This is a collaborative post.
We’re not big on greeting cards in my family. I can’t remember when the ‘tradition’ started, but rather than get each other Birthday Cards, my Mum has always championed spending the money on a bar of chocolate instead – her way of saving the trees, and a better way to spend a couple of quid! I’ve long thought this was quite a sensible idea (and I’m never one to say no to chocolate…), but nonetheless, I’ve invested in a wide selection of Christmas cards this year in an effort to counteract the convenience of the digital society we live in. In an age when most birthday wishes or greetings are sent over Facebook in a matter of seconds, the act of buying a card, writing in it and sending it shows a higher level of dedication that means so much more.
Historically, I’m terrible at writing Christmas cards. I usually leave it way too late, and even if I do get around to writing them, I usually forget to take the blasted things with me anywhere and I find them at some point in the new year, hidden away in a carrier bag, rendered completely useless. This year, however, I wanted to make it more of a priority. It’s dawned on me recently that Pickle doesn’t see us handwriting very often at home. We very rarely write anything down these days – everything is typed on a laptop or on our phones, and whilst that’s reflective of our digital world, I want to make sure Pickle realises the importance of learning to write and sees it as a normal everyday activity.
I’m a strong believer that children learn the most from copying the behaviour of the adults around them, and as a Stay at Home Mom and all-night-milk-provider, I’m definitely around him the most and shoulder the most responsibility on that front. I don’t think it’s a coincidence that any time he has seen me with a pen in hand, he’s been absolutely fascinated and keen to get involved. I’ve been guilty of getting frustrated by this in the past – just wanting to get a meeting written down in my diary or address a letter without getting jolted or having to fight for sole custody of the pen, rather than using it as a great opportunity to get the drawing crayons out.
After reading this article about the Stages of Handwriting Development in Children, I was struck by how important mark making is as a first stage on the journey of handwriting. And the earlier you can start, the better! From the moment babies can control the use of their hands and feet, mark making is possible – prodding a finger into food, smearing sauce across a highchair, and walking in substances are all good starts, and although patterns, lines and squiggles may look like nothing but scribbles to us, practice soon makes perfect and gradually those lines and squiggles begin to take on meaning, are given context and are used as a way to communicate.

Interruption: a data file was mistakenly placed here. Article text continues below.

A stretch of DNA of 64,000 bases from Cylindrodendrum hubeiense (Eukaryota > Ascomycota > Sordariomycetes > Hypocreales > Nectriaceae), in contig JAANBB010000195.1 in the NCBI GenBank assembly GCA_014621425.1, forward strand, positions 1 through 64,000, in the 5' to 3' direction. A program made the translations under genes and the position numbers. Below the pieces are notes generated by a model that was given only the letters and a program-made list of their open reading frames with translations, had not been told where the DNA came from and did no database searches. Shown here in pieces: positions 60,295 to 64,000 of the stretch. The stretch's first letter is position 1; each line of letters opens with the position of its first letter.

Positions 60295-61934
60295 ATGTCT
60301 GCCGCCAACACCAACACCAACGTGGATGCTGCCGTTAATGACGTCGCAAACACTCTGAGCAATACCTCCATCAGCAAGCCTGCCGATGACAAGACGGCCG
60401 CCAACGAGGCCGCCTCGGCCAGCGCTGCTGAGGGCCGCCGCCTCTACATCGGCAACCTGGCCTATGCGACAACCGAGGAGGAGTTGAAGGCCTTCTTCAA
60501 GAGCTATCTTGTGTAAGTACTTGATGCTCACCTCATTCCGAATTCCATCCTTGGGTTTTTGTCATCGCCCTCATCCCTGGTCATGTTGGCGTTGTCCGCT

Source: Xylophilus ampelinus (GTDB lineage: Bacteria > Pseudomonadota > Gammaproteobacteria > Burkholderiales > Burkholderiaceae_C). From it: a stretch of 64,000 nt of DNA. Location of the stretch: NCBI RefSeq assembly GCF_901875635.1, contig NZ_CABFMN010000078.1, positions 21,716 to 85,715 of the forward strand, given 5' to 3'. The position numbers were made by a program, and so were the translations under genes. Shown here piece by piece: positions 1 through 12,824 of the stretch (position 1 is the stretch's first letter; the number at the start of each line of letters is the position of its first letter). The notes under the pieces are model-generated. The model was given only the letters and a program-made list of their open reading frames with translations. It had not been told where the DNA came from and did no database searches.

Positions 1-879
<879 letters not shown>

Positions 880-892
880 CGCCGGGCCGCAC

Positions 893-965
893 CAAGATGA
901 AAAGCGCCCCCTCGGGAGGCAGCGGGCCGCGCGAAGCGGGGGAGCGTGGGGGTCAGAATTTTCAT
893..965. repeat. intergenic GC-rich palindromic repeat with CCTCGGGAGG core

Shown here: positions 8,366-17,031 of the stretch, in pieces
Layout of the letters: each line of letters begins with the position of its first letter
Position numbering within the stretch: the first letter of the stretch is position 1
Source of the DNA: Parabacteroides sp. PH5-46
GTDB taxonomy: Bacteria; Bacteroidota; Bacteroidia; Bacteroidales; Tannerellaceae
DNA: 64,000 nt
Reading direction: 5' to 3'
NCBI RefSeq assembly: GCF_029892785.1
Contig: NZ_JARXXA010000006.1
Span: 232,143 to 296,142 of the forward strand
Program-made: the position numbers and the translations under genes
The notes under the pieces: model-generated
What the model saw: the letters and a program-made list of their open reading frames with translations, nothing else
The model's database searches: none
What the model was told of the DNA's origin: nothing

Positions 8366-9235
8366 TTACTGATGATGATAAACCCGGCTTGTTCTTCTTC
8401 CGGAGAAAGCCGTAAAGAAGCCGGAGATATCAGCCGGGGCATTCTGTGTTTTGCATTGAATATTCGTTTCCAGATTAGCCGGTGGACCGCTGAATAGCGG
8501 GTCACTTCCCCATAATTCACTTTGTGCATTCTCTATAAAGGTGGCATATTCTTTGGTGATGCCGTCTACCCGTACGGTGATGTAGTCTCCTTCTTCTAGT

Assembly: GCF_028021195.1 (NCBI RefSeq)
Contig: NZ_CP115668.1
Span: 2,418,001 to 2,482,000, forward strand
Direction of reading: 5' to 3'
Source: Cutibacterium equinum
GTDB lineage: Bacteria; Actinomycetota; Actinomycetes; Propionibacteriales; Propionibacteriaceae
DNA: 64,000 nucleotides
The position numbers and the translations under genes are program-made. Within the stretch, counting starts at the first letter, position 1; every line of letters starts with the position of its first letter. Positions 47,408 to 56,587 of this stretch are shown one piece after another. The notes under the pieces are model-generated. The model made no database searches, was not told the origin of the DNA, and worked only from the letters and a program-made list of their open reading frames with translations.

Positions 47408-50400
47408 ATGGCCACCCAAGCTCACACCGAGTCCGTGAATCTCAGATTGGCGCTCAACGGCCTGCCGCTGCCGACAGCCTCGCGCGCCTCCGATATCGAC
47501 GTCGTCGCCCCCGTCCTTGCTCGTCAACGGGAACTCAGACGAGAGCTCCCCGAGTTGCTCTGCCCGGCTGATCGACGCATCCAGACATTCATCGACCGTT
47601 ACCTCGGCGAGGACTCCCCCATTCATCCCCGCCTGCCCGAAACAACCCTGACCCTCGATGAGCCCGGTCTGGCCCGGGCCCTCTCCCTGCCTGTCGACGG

So I’m making a big deal about Christmas cards this year. I’ll be letting Pickle write or mark whatever he wants on each one, encouraging him to do so and all the while strengthening those little hand muscles. I’ll be putting Christmas tunes on in the background (the Bublé album is always my go-to festive album of choice), maybe have some mince pies to hand for nourishment, and a lovely array of pens, pencils and crayons for us both to choose from. I apologise in advance if you receive a card from us that is illegible due to scribbling. Actually, no… I’m not going to apologise. I’m going to proud of whatever mark-making is accomplished, and I absolutely look forward to building up towards Pickle being able to sign his own name.
If you’d like more information on how to encourage handwriting in children, or to download some handy worksheets you can do at home, the Uni-ball website has an array of fantastic resources and is a great place to find inspiration. I also found this fact sheet from PACEY (the Professional Association for Childcare and Early Years) really useful.
Pin for later:
If you’d like to save this post to read for later, feel free to use the image below to add it to a Pinterest board:
Disclaimer: this is a collaborative post with Uni-Ball, who have compensated me for my time writing this article and kindly sent us a wonderful array of Uni-Ball pens to practice writing with. This post also contains an Amazon affiliate link. This doesn’t affect the price you pay, but if you choose to purchase, I receive a small referral fee.